A Roman rampart has been reconstructed at an ancient fort in Kent that was built some two millennia ago to guard the site where the empire first invaded Britain. The new, 26-feet-height attraction at the Richborough Roman Fort and Amphitheatre will offer visitors panoramic views across the site. It was built by English Heritage using the very same methods that would have been employed by the Romans to erect the original defensive structure.
English Heritage’s Senior Properties Historian, Paul Pattison: “This is an historic moment.
“To be able to rebuild a structure as accurately as possible — and one that stands on the exact spot of the original at Richborough almost 2,000 years ago — is remarkable.
“The Roman invasion was a major milestone in our history. We know that Richborough witnessed over 360 years of Roman rule, from the very beginning to the bitter end.
“But standing atop this eight metre [26 feet] -high gateway, looking out and imagining what the first Romans might have seen, is quite an experience.”
According to English Heritage, Richborough represents a “hugely significant” Roman site in Britain, one that transitioned from a military base to a thriving port town — spanning the area of more than 50 football pitches — and back again over the course of 360 years.
In fact, they explained, it is often referred to as the “gateway to Britannia” and, at the time of the Roman invasion, was originally just a small island.
This eventually went on to be the location of a large fortification, which was first discovered by archaeologists back in the 1920s.
In 2021, the current generation of archaeologists unearthed traces of large holes in the Roman ground layer at the entrance to the ancient defences that they believe once held large timber posts that supported a wooden gateway and tower.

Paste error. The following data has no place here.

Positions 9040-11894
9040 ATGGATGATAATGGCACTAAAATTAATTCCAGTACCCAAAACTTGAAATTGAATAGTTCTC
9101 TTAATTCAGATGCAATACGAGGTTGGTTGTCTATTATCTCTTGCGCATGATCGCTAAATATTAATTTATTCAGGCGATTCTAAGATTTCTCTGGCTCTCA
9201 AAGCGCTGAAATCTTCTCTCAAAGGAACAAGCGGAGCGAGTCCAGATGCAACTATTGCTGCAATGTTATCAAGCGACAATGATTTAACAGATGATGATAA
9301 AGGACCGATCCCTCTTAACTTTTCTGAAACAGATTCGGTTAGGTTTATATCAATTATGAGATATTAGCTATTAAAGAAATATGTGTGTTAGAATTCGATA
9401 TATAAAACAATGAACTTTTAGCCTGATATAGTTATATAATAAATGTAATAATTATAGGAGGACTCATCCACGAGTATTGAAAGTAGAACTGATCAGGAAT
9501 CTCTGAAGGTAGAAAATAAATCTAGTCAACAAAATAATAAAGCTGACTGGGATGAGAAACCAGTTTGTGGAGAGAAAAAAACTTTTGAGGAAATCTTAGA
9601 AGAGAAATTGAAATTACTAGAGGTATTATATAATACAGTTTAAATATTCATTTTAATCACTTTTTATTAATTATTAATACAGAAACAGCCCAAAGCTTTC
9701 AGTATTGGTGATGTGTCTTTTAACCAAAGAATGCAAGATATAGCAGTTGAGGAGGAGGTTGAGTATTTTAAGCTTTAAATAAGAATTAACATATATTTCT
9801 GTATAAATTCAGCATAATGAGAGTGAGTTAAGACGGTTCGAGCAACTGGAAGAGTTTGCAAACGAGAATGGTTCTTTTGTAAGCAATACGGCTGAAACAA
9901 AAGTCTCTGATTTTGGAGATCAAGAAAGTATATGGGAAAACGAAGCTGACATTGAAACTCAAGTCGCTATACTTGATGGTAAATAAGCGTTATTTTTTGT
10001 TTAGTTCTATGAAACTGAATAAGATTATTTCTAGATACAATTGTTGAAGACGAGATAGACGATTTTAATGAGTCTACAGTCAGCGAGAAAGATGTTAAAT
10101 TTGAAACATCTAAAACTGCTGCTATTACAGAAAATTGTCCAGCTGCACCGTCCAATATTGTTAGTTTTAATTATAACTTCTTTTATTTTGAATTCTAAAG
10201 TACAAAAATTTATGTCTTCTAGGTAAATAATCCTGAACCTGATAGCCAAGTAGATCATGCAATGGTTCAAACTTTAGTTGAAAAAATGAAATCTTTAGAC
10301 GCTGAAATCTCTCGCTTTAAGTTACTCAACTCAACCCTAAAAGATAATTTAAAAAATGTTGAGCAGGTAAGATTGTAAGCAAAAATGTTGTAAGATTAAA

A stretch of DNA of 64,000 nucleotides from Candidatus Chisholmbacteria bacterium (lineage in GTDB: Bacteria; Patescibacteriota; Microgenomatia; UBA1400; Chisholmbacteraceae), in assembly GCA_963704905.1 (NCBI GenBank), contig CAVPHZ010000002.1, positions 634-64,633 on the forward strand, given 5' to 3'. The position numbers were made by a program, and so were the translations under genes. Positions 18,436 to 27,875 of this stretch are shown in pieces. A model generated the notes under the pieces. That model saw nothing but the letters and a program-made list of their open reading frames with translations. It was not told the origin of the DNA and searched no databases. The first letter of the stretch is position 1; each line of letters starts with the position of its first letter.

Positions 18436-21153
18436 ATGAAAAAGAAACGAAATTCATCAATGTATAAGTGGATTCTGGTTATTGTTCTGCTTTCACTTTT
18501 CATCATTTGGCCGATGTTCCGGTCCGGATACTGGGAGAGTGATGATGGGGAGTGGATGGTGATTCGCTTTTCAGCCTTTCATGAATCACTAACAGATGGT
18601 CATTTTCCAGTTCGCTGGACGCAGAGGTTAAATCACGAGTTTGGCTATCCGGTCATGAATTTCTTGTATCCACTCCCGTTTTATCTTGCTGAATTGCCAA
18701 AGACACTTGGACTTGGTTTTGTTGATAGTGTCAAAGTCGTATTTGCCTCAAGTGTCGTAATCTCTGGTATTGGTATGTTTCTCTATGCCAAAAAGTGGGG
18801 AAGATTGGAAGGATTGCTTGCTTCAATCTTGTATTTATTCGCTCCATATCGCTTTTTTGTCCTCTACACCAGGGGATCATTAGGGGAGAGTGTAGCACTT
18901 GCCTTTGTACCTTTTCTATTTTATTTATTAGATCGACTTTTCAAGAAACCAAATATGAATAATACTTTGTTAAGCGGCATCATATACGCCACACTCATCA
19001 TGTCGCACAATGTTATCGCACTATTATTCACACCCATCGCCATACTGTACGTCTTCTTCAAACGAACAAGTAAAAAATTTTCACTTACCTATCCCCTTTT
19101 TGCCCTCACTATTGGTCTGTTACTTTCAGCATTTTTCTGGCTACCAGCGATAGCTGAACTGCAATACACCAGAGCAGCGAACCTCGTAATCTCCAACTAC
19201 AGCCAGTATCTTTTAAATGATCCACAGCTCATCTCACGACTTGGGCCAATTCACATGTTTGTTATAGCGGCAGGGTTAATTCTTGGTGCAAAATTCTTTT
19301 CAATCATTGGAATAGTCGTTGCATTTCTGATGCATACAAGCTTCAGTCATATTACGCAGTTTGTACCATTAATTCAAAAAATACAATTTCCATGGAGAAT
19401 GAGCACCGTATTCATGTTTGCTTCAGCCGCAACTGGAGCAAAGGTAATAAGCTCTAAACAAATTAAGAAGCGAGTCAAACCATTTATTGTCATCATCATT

This feature would have been used to guard the Roman fort, within which soldiers and their supplies would have been assembled after disembarking vessels that crossed what today is known as the English Channel.
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It is based on the post holes, other archaeological evidence and Roman sculptural sources that English Heritage has carefully reconstructed the ancient defence above the site of the original.
The new gateway was fashioned out of oak, using Roman-style dovetail, lap and scarf joints between individual wooden beams.
In particular, the design of the tower was built by taking inspiration from depictions of Roman fortifications seen on Trajan’s column in Rome —including the use of a crenellated parapet.
This featured a frame of timber uprights connected to rails. To this, vertical boards were fixed using iron nails hand-made much like they would have been made two millennia ago.
To accompany the opening of the gateway, English Heritage has also assembled a new exhibition featuring various previously unshown artefacts found at Richborough.
English Heritage said: “The collection of objects found at Richborough is one of the largest for any Roman site in the country, including an extraordinary 450 brooches, over 1,000 hairpins, and 56,000 coins.
“Alongside the surviving ruins of the later Roman fort, these objects add an invaluable insight into the people of Richborough.
“Individual items can be identified as belonging specifically to soldiers, farmers, officials, craftsmen, pagans, Christians, and women and men of all social classes, and there are even hints at individuals who travelled from other parts of the Empire.”
Highlights of the display include a 2,000-year-old cup made from glass originally blown in the Middle East, to a trader’s weight fashioned in the shape of Harpocrates, the god of silence — the only one of its kind ever to have been recovered from Britain.
Visitors to the fort can also be led around the site by a new audio guide, the commentary on which is led by the broadcaster and historian Tessa Dunlop.
English Heritage added: “Drawing parallels between Richborough’s Roman inhabitants and modern occupations, the guide includes interviews with real-life local miners, oyster sellers, stonemasons, a special-forces soldier, a former harbourmaster and an Olympic boxer — who bring a contemporary take to life in Roman Richborough.”